Now that (Nasdaq: PCLN) has announced plans to acquire Kayak Software (Nasdaq: KYAK) for about $1.8 billion, the obvious question is who's next to be gobbled up in the online reservation sector.

After all, as human travel agents have become nearly extinct, as the smartphone age begins, the rage for online booking a vacation in Nepal will become as compelling and easy as booking a reservation at 8 at a local restaurant.

Over the past 15 months, several highly desirable sights got snapped up. Google (Nasdaq: GOOG) bought private Zagat Surveys for a reported $220 million. TripAdvisor (Nasdaq: TRIP) acquired private Holiday Watchdog for an undisclosed sum.

Shares of some websites in the sector rose in Friday trading, including OpenTable (Nasdaq: OPEN), the restaurant booking service; Orbitz Worldwide (NYSE: OWW) as well as Barry Diller's IAC Interactive (Nasdaq: IACI), which controls Expedia (Nasdaq: EXPE) and Hotwire, which is not listed.

“Travel is an obvious fit for mobile online search,” said Jefferies analyst Brian Pitz.

As well, shares of San Francisco-based Yelp (Nasdaq: YELP), which provides recommendations and, like Kayak, has only been public a few months, rose 15 cents to $17.92

Meanwhile, shares of Priceline, whose best-known symbol is “Star Trek” pitchman William Shatner, fell $2.03 to $625.84, while those of Kayak rose $8.29 to $39.33, only slightly below the $40 offering price. Both companies are in Norwalk, Conn.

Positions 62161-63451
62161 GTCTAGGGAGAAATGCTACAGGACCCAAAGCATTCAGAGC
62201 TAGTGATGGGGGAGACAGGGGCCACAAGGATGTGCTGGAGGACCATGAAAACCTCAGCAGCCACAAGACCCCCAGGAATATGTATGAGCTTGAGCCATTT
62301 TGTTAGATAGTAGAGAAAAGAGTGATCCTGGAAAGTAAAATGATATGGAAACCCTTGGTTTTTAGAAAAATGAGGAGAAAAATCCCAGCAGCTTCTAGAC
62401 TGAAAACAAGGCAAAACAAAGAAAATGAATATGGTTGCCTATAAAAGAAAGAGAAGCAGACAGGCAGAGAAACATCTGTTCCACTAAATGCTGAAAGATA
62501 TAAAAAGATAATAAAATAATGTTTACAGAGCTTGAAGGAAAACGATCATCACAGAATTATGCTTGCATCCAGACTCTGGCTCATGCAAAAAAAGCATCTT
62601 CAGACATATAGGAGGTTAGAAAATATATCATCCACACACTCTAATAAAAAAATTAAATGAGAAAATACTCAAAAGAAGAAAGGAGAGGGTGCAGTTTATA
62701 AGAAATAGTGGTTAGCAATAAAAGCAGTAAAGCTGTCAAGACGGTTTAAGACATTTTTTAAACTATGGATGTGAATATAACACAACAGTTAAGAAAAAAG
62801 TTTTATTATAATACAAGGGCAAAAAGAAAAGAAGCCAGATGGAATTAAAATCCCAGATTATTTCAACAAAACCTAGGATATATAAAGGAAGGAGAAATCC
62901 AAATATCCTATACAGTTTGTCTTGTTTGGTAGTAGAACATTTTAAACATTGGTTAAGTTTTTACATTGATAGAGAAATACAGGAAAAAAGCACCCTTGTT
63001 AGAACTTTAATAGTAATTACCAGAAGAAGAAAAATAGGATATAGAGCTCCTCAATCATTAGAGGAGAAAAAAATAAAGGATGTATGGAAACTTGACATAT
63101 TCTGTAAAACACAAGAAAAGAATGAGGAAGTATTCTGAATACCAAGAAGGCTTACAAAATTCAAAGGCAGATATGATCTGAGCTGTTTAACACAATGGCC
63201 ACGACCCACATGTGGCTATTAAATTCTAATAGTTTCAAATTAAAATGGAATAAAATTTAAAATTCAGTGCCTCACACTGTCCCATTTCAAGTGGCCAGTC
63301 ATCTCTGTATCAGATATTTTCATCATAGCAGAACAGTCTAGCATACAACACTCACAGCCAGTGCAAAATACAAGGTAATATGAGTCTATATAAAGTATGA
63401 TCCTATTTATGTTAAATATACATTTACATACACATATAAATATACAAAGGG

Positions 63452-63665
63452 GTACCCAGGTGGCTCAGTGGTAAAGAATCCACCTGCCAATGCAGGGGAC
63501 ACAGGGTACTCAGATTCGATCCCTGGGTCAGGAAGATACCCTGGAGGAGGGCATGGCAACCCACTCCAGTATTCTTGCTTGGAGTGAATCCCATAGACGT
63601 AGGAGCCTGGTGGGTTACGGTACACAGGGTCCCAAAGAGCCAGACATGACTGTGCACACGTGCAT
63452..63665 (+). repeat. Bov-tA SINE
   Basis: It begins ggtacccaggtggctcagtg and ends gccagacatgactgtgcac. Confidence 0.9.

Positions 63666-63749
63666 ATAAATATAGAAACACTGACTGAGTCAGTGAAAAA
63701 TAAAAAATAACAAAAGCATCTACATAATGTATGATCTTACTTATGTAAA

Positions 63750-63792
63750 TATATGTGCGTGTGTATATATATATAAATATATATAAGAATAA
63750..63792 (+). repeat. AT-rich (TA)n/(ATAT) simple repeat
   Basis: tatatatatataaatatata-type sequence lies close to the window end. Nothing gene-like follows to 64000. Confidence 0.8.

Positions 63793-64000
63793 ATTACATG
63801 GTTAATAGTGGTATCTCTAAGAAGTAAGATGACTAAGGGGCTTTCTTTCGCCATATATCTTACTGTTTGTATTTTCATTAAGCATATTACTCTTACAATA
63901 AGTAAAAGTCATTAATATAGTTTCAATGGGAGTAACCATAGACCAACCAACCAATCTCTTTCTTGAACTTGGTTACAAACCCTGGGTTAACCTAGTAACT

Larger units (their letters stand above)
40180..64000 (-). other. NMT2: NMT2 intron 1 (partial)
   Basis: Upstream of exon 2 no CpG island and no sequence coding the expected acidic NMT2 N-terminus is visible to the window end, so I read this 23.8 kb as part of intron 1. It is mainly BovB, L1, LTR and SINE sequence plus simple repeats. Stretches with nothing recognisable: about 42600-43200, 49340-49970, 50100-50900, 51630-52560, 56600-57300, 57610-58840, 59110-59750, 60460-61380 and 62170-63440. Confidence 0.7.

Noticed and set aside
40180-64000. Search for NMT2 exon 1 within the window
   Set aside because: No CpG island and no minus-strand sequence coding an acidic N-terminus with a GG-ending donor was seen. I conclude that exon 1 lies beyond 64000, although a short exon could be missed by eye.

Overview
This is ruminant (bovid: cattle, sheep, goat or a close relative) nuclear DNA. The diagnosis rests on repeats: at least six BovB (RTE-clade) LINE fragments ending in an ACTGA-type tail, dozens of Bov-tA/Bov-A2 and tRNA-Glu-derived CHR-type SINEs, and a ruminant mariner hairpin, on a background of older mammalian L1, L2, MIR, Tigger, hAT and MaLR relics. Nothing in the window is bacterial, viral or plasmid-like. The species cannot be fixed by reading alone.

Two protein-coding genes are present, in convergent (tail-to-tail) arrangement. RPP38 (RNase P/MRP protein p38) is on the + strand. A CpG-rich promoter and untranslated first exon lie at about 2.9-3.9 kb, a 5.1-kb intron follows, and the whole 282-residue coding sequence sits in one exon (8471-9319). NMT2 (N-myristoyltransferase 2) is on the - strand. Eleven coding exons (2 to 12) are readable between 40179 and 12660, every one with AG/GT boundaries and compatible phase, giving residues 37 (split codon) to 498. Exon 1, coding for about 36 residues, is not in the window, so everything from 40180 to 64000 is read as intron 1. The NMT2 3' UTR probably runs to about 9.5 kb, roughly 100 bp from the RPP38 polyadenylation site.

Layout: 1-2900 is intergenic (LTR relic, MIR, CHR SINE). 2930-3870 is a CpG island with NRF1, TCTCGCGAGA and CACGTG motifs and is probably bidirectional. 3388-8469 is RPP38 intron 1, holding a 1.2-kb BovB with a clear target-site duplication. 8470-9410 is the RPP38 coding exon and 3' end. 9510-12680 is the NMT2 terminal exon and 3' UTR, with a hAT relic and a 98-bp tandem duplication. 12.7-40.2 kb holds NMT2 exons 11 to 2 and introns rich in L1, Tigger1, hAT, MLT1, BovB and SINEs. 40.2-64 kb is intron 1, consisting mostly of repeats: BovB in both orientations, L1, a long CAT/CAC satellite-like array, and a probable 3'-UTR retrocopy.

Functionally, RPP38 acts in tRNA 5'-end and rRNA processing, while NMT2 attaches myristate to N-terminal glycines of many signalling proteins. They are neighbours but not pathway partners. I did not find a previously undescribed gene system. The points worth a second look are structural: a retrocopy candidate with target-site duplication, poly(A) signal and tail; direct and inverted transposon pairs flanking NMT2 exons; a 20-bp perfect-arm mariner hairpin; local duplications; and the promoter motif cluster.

For Kayak, the irony is that Priceline's bid came only four months after its successful $91 million initial public offering in an Internet IPO market severely damaged by the $17 billion Facebook (Nasdaq: FB) fiasco on May 17 and its first trades the next day.

Obviously, Priceline could have paid far less for Kayak before the IPO, but the exercise allowed that site's principal investors and CEO, Stephen Hafner, to boost his wealth, as well as for some of his investors including Sequoia Partners, an investor in Google, to book profit.

Kayak was among several companies that protested to the U.S. Federal Trade Commission last year when Google acquired booking agency ITA Software for $700 million. Google, of Mountain View, Calif., continues to be under scrutiny by the FTC as well as the U.S. Department of Justice for allegedly using its market power to dominate search, online ads, browser and smartphone software.

Obvious bidders for some of the smaller sites could include Google, which reported cash and investments exceeding $40 billion as of Sept. 30; Apple (Nasdaq: AAPL), the most valuable technology company, which reported cash and investments exceeding $117 billion as of Sept. 29, and Microsoft, which reported cash and investments exceeding $66.6 billion as of Sept. 30.

But the concept of online booking might hold appeal to two other sectors: mobile telephone carriers headed by deep-pocketed AT&T Inc. (NYSE: T), Verizon Communications (NYSE: VZ) and Sprint Nextel Corp. (NYSE: S); Sprint itself plans to be controlled by mid-2013 by Japan's SoftBank Corp. (Tokyo: 9984), which itself is a major content site and still controls Yahoo Japan.

Yahoo (Nasdaq: YHOO) itself, now under a new CEO, might also be interested, especially because it's received massive piles of cash from unloading foreign assets, including minority stakes in China's Alibaba Group, an online site.

The other sector is online services, notably including eBay (Nasdaq: EBAY), the No. 1 auction site, as well as (Nasdaq: AMZN), the top electronic retailer. Now that Amazon has a smash hit with its Kindle Fire tablets and is rumored to plan its own smartphone products, travel and reservations could be an obvious expansion.